Thanks for finishing my thesis, Scrivener!

Thank you for such a great piece of software. My brain was not up to the task of completing my Masters thesis, so Scrivener’s ability to tame my unwieldy octopus of research was indispensable. After two years of multiplatform mind melding it’s done, I’m graduated, and … Thank you!

David Crowley A.L.M.
Harvard University Class of 2013



Congratulations, David! And which application(s) did you use to give your thesis its final form? Nisus? MMD > LaTeX? Something else?

Word. I didn’t really have much choice, because my adviser used Word to review and make comments on my drafts. But I held out as long as I could before switching!

A belated thank you for the kind words! Congratulations on finishing your Masters! (At Harvard, no less.)

Have a great weekend,

Another thank you for helping me finish my thesis.

150 mb and 500 pages of PhD thesis completed.

Excellent software - Scrivener and Papers then Word for citations sadly (could possibly have done it in Nisus and then across to Word but too complex).

One day Word will disappear from my computer!

Congratulations on finishing your PhD thesis!

And thanks for the kind words.

All the best,

I am impressed, because despite multiple attempts, I have not been able to use Scrivener for non-fiction. I’m an academic, working on a book, and thought that Scrivener might be useful. But its strengths seem to be aimed at fiction and screenplay writers. As I recall, I wasted more time organizing little snippets of text, than I gained from the flexibility to move things around.

The two of you obviously had better experiences. What am I missing? I certainly need a way to organize lots of information for this book, but I have ended up using different tools. First, a PDF manager program (I use Eaglefiler). Second, an elaborate outliner program which I use to take notes. An outliner is not ideal for note taking, but it’s a lot better than a straight text editor because I can move information around. (I use OmniOutliner)

I can’t imagine not using Scrivener for long (i.e. book length) documents. I honestly wonder whether I would have finished my doctoral thesis without Scrivener, and have no doubt that if I had done so it would have taken longer and been a poorer product.

I used the binder as a form of outliner. So I had my chapters (Intro, Methodology, Study 1, etc) at the first level, then the major sections within each chapter, then topics broken down into sub-topics and/or specific content for as many levels as needed. I used generally used Scrivenings mode to write, highlighting in the binder the specific sections I wanted to see, then working only on those in the main editor. If I needed to see other sections, I would either use split-screen view or open them in QuickReference windows - this was awesome if I wanted to see source material when writing, or commented drafts when editing.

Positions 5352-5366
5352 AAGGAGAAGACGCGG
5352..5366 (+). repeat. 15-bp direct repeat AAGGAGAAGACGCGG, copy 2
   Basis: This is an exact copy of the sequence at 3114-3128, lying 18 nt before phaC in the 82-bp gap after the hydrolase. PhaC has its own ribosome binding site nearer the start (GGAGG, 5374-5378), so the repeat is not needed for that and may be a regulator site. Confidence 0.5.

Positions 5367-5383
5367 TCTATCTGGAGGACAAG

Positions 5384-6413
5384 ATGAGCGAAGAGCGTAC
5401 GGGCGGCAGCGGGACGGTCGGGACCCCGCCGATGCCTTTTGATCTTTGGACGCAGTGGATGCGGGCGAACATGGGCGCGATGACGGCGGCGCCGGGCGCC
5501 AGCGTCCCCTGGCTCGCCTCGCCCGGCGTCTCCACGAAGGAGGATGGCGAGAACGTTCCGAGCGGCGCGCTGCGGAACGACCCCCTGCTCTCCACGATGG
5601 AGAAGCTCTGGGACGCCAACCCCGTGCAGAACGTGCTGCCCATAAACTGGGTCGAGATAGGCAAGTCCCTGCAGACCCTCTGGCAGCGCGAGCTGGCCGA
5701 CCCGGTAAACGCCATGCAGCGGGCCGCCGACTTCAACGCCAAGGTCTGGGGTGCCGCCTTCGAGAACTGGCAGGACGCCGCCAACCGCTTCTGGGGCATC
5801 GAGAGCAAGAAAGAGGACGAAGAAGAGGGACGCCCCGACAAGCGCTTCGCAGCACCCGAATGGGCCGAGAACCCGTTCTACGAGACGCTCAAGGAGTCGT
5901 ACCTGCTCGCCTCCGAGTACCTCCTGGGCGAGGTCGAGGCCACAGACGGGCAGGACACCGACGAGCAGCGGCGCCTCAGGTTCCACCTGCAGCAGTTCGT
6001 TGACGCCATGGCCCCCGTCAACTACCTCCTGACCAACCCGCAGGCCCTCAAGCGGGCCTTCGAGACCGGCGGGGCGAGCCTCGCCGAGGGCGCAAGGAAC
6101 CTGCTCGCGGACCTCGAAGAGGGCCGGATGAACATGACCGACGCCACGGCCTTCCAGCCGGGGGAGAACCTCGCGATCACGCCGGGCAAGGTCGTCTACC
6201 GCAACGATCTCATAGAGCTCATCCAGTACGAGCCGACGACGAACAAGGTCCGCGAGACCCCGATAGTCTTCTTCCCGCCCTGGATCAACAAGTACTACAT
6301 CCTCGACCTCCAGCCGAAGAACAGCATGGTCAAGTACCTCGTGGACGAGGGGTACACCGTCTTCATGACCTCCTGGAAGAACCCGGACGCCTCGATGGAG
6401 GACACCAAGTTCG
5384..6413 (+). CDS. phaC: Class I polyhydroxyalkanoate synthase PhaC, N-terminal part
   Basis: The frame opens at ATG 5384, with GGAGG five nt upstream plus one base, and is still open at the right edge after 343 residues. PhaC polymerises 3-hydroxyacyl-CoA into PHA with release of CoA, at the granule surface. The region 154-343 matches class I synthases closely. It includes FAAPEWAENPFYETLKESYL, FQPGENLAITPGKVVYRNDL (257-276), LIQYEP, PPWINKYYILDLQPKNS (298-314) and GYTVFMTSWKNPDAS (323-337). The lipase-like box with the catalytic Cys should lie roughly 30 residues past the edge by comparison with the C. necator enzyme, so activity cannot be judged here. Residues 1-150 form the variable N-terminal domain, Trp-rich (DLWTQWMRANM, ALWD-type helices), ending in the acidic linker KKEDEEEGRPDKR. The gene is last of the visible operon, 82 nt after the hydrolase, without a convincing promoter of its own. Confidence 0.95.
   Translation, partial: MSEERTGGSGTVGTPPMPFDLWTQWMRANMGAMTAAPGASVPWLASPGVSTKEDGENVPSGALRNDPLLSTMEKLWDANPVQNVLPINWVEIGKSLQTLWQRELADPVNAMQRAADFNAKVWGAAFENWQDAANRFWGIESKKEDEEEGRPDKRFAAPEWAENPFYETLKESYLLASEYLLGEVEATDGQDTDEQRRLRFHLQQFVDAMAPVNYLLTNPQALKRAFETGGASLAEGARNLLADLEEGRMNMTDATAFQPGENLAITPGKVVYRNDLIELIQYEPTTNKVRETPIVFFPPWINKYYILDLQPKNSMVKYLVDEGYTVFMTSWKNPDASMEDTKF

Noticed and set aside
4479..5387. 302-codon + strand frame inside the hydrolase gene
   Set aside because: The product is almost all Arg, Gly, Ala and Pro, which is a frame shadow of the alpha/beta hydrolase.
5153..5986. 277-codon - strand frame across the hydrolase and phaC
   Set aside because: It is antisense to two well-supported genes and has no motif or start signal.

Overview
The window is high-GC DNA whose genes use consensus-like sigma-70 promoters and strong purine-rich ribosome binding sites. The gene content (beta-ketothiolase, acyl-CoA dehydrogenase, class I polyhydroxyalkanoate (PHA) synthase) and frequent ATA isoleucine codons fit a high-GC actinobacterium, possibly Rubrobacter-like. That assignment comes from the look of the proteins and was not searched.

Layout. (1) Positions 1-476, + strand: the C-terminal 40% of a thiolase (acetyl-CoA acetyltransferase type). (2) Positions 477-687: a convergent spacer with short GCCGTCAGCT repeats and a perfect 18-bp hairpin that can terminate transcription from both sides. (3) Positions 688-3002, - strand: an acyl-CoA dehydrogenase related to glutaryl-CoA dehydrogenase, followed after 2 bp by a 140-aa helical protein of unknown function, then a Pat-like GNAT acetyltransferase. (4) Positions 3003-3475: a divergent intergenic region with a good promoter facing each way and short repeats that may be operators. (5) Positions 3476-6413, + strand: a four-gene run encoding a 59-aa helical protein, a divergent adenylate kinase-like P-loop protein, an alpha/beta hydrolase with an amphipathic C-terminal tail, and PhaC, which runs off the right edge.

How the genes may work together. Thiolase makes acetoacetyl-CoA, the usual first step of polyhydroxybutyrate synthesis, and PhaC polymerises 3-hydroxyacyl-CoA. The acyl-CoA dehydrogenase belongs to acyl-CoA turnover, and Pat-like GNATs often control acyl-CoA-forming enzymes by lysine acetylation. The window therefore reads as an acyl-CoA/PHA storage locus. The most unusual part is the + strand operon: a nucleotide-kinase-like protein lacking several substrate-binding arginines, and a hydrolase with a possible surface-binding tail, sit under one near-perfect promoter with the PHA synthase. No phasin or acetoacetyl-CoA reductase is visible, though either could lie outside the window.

But how have you tried using it? Perhaps if you explain a little more the challenges you faced, those of us who have adapted it to our wills can shed some more light.

Thanks for the response. Scrivener seems more capable now than when I purchased it - either an upgrade, or I just read the documentation more carefully. I’ll give it a shot for a short section.

The big issue for me has been how to take notes that are not going into the document (or at least, probably not). Those notes are based on various PDF, books, etc… So I have a database of ~5000 documents covering various issues, and I may be working with 5 of those at a time. From them, I copy and paste text, and hand-write my own notes. The same PDF may be the source of notes on several different topics, which should therefore end up in different notes locations.

So far, it appears that I could use Scrivener in conjunction with my existing database (EagleFiler = heartily endorsed) to construct my notes, and use some kind of hierarchy within the Notes folder to manage my notes. I have not tried that approach. The 3x5 card metaphor is promising, although screen real estate quickly becomes an issue in my experience.

One question: what will happen when I need the same material for a different project? Do I have to rebuild everything by hand? (With my existing notes-taking, based on OmniOutliner, I do this with Copy and Paste, but it’s far from ideal.) I certainly do not want to duplicate my PDFs in multiple places, so I don’t anticipate trying to store them inside a Scrivener project, unless there is a way to use virtual linking.

I will report back at some point. Any suggestions on creating links to external documents?

I only have a moment, so I’ll just say: yes, you can create links to PDFs (or any other file) stored outside Scrivener.

I’m sure it’s the manual, but if not repost here and someone’ll point you in the right direction.

Sorry for the brevity.